Petroleum Engineering Distinguished Seminar Series
Fall 2021 Semester Speakers
August 30 - Mr. Larry Kennedy Jr., PG&E
Underground Storage Technology and R&D
The storage of natural gas in underground formations has played a key role in providing a reliable and affordable source of gas to meet the demands for electric generation and heating. Over the two decades R&D and application of the resulting technology has played a key role in providing a safe, reliable, and affordable source of gas supply. The discussions and presentation will cover what is technology, why the importance, societal influence and importance, and the future of technology in underground storage whether natural gas, hydrogen, air, or sequestration.
September 13 - Dr. Siddharth Misra, Texas A&M
Characterizing and Controlling the Propagation of Mechanical Discontinuity Using Unsupervised, Supervised and Reinforcement Learning Techniques
The talk will present the research findings of an ongoing project aimed at characterizing and controlling the propagation of mechanical discontinuity in crustal earth materials. In the first case study, unsupervised manifold-learning method is used to process triggers isolated from the continuous signals measured by the accelerometer array in the enhanced geothermal system (EGS) collab testbed. Second case study achieves accurate mapping of the spatiotemporal evolution of mechanical discontinuity (crack) in a simple 2D material irrespective of its dimension and composition. This requires efficient feature extraction, supervised learning and causal discovery. In the third case study, deep deterministic policy gradient algorithm is used to train four neural networks within a reinforcement learning framework to control the propagation of mechanical discontinuity in a simple 2D material. A well-designed reward function is essential for the robust control of the crack propagation.
October 4 - Mr. Zach Warren, Velocity Insight
Fitting Square Pegs into Square Holes: Petrotechnical Data Analytics into the Upstream Value Chain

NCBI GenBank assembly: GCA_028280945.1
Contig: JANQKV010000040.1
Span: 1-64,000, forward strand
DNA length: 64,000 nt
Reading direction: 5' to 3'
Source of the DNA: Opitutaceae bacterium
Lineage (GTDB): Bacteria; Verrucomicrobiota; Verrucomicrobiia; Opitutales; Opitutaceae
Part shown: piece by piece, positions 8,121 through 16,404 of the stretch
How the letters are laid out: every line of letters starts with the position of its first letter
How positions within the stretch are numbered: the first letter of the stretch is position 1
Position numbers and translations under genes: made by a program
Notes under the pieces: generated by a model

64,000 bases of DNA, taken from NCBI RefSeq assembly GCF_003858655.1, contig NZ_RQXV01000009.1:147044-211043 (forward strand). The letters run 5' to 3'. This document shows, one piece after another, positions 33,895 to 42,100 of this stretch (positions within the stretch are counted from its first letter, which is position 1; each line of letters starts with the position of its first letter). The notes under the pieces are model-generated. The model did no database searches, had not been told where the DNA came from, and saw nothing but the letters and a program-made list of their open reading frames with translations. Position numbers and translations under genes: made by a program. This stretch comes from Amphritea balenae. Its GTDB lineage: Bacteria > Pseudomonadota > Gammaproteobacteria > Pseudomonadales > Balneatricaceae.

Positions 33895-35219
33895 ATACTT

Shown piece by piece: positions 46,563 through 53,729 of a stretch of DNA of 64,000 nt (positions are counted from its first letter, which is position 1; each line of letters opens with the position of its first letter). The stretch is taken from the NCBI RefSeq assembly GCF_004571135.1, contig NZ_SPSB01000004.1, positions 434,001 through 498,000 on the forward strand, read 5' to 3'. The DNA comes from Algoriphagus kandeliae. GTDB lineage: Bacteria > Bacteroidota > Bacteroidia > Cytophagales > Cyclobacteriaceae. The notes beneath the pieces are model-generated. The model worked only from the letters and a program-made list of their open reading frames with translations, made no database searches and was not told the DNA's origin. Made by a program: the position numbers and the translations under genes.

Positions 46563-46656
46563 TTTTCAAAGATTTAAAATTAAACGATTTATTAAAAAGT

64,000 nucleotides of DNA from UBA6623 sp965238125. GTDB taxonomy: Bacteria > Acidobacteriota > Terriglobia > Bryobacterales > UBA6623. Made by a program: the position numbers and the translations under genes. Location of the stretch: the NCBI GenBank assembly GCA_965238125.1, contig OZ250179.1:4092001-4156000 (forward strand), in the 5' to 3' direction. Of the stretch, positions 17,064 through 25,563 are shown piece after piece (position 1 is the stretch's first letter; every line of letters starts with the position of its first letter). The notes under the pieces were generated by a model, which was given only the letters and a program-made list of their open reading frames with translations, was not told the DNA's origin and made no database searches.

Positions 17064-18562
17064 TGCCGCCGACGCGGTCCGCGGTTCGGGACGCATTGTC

Talk about O&G applications for AI, machine learning, big data and the rest gets louder by the year. Where is the value coming from? How do the petrotechnical functions like geoscience and petroleum engineering fit in? This presentation will discuss promising areas of analytics across all the petrotechnical functions, how they integrate with other upstream disciplines, and real-world factors in adoption.
October 11 - Mr. Shane Siebenaler, Southwest Resarch Institute (SwRI)
Research Headwinds: Navigating R&D When Priorities Change
As our climate continues to be stressed, there are almost daily headlines focusing on the future of the oil and gas industry. In this landscape where there is an emerging and perhaps accelerating movement away from fossil fuels, how can petroleum researchers continue to innovate and explore new areas of discovery while maintaining job security in their field? The answer lies in the nature of the problems that petroleum engineers are tasked with exploring. This talk will make the case that the very skills used in petroleum engineering can be uniquely leveraged to solve a wide range of critical challenges facing the world today. Several case studies will be used to illustrate this alignment within the realm of fluids research and development.
October 25 - Dr. Gustavo Ugueto, Shell
Well Intrumentation and Fiber Optics – Critical Information to Understand the Interplay Between: Well, Stimulation and Subsurface.